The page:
5. You have a real skill at describing scenery in your books, making it so real that the reader can really picture the settings. And as they’re set in New Zealand you certainly have a lot of stunning scenery to describe. Have you always been really aware of your surroundings or is this something that you have learnt for focus on for your books?
Good question! I wasn’t really aware of doing it until I thought about your question, but yes, I do tend to focus on my surroundings and absorb them. I love nature, especially the ocean (which is why it features in most of my books). When I am writing a scene I picture it in my head and then set about describing that so the reader can see what I’m seeing. I have learnt which details to focus on and which ones to let go. There can be too much description in some books, so I try and only describe what’s necessary.
6. You recently changed the name and covers for some of your books, can you tell us a little bit about why you did that and what impact it has had on your sales?
When I first started writing (and naming my books) I wasn’t really thinking about what worked best commercially. With A Roast on Sunday (now titled The Peculiar Smell of Secrets) I decided the title wasn’t appealing enough, and gave no hints as to the genre. I like to think the new title is more intriguing.
With Pohutukawa Highway (now titled MY SUMMER OF YOU) I asked for feedback and found out that a lot of people were turned off from buying the book because they were unable to pronounce the title. Pohutukawa is a tree native to New Zealand. At Christmas time is comes out in big red bristle flowers, and is known as New Zealand’s native Christmas tree. As sad as I was about doing it, I decided to change the title to something that hopefully would also appeal to more international readers.
7. What tip would you give to someone writing their first book?
When you sit down and open up your document, DON’T read back over what you’ve already written. You’ll get sucked into editing and changing sentences and won’t get any new writing done. Just scroll straight to the end and keep writing. The time for editing is when the book is finished. Trust me, you’ll get it written a lot faster if you just write it all down first and go back over it later.
8. If you were stuck on a desert island and had three people with you who would you choose? You can have:
a. a character from one of your books
Ooh I’m torn between Charlie (Charlie and Pearl) because he’s such a lovable sweetheart and Hunter (My Summer of You) because he’s more mysterious and sexy.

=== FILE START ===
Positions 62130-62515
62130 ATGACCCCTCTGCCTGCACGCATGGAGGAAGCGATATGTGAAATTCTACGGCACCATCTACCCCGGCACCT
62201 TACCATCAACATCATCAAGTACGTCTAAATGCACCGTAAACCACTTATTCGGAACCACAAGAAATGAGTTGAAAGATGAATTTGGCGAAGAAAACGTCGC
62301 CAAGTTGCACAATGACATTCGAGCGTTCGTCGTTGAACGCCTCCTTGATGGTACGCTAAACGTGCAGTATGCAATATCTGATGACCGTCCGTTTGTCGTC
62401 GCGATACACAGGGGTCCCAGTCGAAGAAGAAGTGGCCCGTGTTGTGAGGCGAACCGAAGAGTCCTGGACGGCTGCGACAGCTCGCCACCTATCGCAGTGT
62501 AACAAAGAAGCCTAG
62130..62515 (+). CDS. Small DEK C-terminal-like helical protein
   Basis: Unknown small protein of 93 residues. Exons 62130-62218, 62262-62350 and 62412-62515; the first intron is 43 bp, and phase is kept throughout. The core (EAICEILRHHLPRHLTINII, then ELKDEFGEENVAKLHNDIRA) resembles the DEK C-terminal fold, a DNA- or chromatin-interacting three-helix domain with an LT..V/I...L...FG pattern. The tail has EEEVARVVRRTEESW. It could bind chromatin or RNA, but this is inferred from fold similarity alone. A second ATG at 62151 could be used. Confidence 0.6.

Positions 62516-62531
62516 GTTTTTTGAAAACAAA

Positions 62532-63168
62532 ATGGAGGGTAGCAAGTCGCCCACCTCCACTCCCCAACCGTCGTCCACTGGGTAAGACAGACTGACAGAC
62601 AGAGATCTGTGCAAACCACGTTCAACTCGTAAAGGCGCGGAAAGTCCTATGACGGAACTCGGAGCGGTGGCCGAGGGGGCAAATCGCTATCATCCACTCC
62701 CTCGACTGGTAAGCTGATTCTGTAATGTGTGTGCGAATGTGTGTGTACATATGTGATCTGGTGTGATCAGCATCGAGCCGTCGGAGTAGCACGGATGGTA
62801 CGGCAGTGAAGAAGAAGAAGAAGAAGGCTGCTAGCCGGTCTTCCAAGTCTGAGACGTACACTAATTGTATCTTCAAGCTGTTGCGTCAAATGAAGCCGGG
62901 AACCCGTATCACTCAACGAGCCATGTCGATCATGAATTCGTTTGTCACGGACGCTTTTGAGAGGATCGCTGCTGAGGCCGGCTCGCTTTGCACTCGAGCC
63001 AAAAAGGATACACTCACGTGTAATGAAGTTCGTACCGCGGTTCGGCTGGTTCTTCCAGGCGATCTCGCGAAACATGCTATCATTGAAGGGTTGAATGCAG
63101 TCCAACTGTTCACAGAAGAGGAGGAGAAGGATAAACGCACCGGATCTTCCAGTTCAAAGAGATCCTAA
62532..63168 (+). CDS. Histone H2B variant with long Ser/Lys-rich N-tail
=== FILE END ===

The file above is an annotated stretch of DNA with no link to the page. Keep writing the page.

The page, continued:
b. a character from a book that you haven’t written
Erma Bombeck. Not so much a character as a real person, but someone who I think would be handy to have around!
c. someone famous who you don’t know in person or on social media.
I’d need someone who would make me laugh daily, so I’m going to say Sean Condon.
9. You can also take one book to take with you
Benny and Shrimp by Katarina Mazaretti.
10. Do you have any strange or quirky writing habits?
I’d love to say yes but no, I’m fairly boring in that regard. I am evolving as a writer. When I first started writing I would write with no idea where the story was going or how it would end. Now I like to plan in advance, it’s much easier (and faster) to write that way. I am also starting to challenge myself more and more with subject matter, dealing with subjects that require research.
(I apologise for the formatting of the questions in that, I’ve no idea what WordPress was doing and despite repeatedly copying and pasting and changing I could not get all the questions to be in the same font size!)
About The Author:
Tammy Robinson is writer from New Zealand. She has four books available for purchase on amazon and is currently at work on her fifth.
After years spent working her way round the world on cruise ships and at Club Med resorts (and yes, the rumours are all true) Tammy now lives in the beautiful Bay of Plenty with her husband, their two beautiful girls, a scatty black Labrador and a grumpy black cat who occasionally requires a two week course of anti-anxiety medication to stop him from pulling his own fur out. Seriously.
When not being drooled/vomited/pooped on, Tammy manages to squeeze in some writing, assisted by copious amounts of coffee and chocolate. (Ok and the odd wine)